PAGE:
El otro yo: una metáfora panamericana,1994
(The "Other Me" as a Panamerican Metaphor of Self-Transformation)
San Ramón, Costa Rica, at the University of Costa Rica
For over twenty years I have sought to understand how various cultures have acted on the urge to visualize, to experience unusual states of consciousness and ultimately, how they fix and manifest insights gained from such quests, resulting in what we, often imprecisely, call art. I have entertained such interests to better understand my own urges and patterns of behavior. It has naturally led me to study traditional indigenous cultures as well as contemporary artistic and shamanic practices, petroglyphs and, most recently, indigenous groups through direct field research, such as I am doing now with my friend and colleague, ethnomusicologist Lic. Jorge Luis Acevedo. Insights gained from such studies have enriched and deepened my appreciation for the discipline of art, and have shown me its natural relatedness to other cultural and cognitive constructs, such as religion, anthropology, psychology, mythology and philosophy.
The significance of the ancient concept of the Otro Yo ( Alter Ego or Other Me), and what propels one to seek self-transformation is of primary importance in the mural. I had long wanted a chance to paint about this theme, and so was grateful for the free hand and trust afforded to me by the administration and art faculty of the University of Costa Rica in San Ramón. Without such trust I could not have proceeded in an improvisational manner appropriate to the issue at hand. The relationship between the mundane and spiritual realms, between a shaman and his or her animistic ally, is represented traditionally as a huge animal body, usually jaguar or serpent, towering over and encompassing a willing, usually ecstatic, shaman. This image configuration and spiritual idea is panamerican, though it is especially vivid in precolumbian imagery from Mexico, Isla Zapatera in Nicaragua, and Guanacaste. Noted Costa Rican archeologist Carlos Aguilar pointed out, after I had finished the mural, that such imagery is also found on the leg of a stone carved metate from San Ramón. The Otro Yo images from Isla Zapatera are larger stone forms which may have been used as architectural columns. Other transformative images in the historical record include zoomorphic and anthropomorphic figures, as well as single bodies with twin heads or multiple features on one face. One finds especially beautiful examples of such imagery in Costa Rican precolumbian gold objects and Mexican ceramics. Other manifestations of the transformative principle, many of which I employed in the mural, are the frog (often with with bifurcated serpent tongues), the Mesoamerica plumed serpent, and the Maya and Central American alligator deity.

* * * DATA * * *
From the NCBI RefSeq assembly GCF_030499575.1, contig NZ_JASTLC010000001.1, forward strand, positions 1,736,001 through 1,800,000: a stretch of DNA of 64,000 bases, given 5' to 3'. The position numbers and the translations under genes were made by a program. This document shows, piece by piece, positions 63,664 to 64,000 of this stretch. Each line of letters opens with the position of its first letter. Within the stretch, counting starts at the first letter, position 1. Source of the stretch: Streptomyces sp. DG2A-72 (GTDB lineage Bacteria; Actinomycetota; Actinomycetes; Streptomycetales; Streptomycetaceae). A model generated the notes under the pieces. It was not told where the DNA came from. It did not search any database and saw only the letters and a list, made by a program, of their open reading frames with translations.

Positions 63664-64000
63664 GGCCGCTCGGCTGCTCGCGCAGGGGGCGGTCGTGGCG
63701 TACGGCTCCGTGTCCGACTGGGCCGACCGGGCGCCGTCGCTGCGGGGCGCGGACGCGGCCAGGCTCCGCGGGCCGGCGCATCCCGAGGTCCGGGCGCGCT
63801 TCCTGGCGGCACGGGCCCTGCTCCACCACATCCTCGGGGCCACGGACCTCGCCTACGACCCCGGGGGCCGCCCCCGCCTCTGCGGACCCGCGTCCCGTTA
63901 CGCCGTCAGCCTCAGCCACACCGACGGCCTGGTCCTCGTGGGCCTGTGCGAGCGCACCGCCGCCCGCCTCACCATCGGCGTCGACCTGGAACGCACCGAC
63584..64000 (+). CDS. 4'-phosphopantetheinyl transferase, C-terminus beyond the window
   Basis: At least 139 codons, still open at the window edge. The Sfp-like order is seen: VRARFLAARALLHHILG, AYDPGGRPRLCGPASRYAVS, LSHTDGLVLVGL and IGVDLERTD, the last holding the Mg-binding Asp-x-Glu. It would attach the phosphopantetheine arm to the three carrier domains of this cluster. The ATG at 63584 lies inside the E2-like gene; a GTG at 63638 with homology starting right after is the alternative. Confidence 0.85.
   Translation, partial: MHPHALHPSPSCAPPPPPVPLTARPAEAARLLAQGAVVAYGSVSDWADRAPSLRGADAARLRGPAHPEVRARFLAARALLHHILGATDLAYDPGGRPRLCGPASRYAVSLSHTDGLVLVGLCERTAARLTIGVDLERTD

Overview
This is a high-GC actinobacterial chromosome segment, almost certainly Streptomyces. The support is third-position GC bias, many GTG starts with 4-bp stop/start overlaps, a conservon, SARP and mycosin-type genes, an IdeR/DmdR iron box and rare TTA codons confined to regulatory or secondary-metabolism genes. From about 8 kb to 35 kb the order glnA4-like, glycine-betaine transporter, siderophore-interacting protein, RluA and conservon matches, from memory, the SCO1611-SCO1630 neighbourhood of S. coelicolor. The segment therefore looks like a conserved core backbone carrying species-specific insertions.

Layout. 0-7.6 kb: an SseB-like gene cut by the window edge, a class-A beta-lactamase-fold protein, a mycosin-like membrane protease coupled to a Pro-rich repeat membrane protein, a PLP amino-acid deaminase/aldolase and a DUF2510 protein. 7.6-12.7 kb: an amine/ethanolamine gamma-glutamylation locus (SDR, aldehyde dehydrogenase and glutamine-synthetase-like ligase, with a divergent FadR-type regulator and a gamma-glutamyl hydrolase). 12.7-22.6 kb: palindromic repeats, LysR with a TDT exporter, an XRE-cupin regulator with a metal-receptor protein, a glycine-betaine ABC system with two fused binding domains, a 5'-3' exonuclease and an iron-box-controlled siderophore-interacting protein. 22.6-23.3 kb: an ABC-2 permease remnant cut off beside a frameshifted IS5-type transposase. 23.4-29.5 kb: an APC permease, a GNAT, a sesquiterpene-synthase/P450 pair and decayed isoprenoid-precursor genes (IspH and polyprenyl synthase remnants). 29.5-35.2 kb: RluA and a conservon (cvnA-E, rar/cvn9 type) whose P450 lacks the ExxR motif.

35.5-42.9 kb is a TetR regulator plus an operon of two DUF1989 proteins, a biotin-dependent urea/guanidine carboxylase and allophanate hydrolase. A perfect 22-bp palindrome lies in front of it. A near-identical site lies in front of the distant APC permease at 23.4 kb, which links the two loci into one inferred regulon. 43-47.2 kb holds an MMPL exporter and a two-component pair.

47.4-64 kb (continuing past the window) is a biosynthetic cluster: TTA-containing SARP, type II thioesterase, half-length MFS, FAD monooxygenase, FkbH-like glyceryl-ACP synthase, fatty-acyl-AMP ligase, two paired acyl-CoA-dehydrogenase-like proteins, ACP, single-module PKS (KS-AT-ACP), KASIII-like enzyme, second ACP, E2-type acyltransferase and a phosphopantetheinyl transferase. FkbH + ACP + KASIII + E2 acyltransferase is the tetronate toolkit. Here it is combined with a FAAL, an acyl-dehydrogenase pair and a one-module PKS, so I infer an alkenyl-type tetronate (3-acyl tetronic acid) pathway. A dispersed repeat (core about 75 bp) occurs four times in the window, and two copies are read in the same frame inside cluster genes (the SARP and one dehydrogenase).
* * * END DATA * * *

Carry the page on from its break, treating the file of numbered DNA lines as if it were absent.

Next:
But what relevance do these images have for us now, and how can we accept the notion that a human being, regardless of spiritual preparations, can in some literal sense become a jaguar or serpent, or can miraculously heal, fly, transport objects, and be in two places at the same time? Are these fantastic myths, collective fantasies, or merely metaphors for non-ordinary states of consciousness&emdash;or do they allude to something "magical" about which we know very little? Most assuredly, to accept the possibility of a flying shaman-jaguar requires a suspension of belief&emdash;one that we rational educated people find very hard to do. Is it possible to accept, without personal verification, the possibility of an expanded definition of consciousness, or does our rationality require us to deny that which we have no experience to verify?